- Published: December 6, 2012
- Written by Chris Meehan
California’s been building out its wind, solar and other renewable energy resources at a rapid pace over the past few years as it races to meet its renewable portfolio standard (RPS) of 33 percent renewables by 2020. But a new report out from the state’s Little Hoover Commission—which lauds the effort—cautions that the state’s electric customers may face soaring utility bills unless the state reorganizes its energy agencies.
The Little Hoover Commission is tasked with making sure California’s government and its executive branch operates efficiently, economically and with the public’s wishes in mind. The chief concern the commission has with electricity and rates in California is an ongoing one. “California’s path to success, however, is complicated by a balkanized energy governance structure, a subject of concern to the Little Hoover Commission for nearly 40 years,” wrote commission chair Daniel W. Hancock in a letter to Gov. Jerry Brown (D) and the state’s legislative leaders. The report was requested by commission member State Sen. Mark Wyland (R).
At the same time the state is boosting its renewables, it’s also implementing the Global Warming Solutions Act of 2006, which aims to reduce California’s greenhouse gas emissions to 1990 levels by 2020. “For the health of the state’s environment and its economy, it is critical for California to get this transformation right. California cannot afford another energy policy failure. Ratepayers still bear the cost of the state’s flawed energy deregulation, which badly bruised the state’s reputation for policy innovation,” Hancock said.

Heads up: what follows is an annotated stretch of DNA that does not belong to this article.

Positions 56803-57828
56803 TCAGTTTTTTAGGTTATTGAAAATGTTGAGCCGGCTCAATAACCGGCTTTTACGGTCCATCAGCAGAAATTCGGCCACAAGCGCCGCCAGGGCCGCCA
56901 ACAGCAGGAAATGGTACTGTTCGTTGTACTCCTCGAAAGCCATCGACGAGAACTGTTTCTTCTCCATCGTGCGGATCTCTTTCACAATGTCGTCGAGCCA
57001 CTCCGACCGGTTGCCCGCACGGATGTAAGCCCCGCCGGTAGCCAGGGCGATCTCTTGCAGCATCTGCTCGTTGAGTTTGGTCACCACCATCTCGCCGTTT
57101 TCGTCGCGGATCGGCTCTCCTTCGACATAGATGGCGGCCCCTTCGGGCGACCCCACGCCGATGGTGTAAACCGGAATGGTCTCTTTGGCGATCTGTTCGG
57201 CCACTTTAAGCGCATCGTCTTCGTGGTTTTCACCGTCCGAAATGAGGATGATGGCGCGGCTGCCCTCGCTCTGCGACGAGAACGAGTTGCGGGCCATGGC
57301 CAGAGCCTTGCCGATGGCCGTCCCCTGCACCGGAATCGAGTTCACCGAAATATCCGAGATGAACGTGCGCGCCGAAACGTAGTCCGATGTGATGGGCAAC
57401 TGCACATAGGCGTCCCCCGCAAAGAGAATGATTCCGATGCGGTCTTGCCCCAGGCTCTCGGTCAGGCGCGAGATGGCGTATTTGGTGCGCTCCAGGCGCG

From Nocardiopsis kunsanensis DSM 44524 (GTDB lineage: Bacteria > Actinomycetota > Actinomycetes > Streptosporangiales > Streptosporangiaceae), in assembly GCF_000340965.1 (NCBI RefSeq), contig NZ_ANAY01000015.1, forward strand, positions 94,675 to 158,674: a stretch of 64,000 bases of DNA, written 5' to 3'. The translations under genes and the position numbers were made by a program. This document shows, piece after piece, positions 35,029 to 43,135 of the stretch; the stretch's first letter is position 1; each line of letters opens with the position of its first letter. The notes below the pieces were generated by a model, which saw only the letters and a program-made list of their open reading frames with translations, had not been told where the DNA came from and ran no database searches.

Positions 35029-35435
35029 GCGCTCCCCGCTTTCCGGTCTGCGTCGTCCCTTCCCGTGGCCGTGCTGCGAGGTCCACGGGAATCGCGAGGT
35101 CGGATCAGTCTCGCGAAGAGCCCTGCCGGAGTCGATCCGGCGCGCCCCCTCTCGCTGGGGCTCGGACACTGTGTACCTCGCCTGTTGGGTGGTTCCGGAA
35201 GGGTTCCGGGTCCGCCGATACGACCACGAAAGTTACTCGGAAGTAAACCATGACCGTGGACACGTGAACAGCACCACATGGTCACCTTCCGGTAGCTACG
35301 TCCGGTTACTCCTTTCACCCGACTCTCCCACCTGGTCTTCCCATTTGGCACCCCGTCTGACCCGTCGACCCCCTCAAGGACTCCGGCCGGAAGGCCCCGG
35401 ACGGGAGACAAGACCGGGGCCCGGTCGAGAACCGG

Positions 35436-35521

The risks are various, according to the report. The report contended that each of the policy initiatives would take years of careful planning to implement on their own. And each was adopted separately, but without the benefit of a cohesive design. “Now they are being implemented simultaneously without an overarching plan,” it said. It also noted that California has not produced a comprehensive assessment of the overall cost of implementing these policies. It contended that the lack of insight into future energy costs doesn’t allow consumers and businesses to plan for the future. It also found that the state lacks the ability to keep the policies in check as their implemented.
It recommended three solutions to keep the state on the right path. It recommended that the governor direct regulators, including the California Energy Commission, the California Public Utilities Commission, the California Air Resources Board, the State Water Resources Control Board and other appropriate executive branch organizations to address the concerns. It also recommended that the governor establishes a plan to prioritize energy goals of today and tomorrow to maximize progress on the goals. Finally it determined the governor and legislature should modernize California’s energy governance.
Read the report here.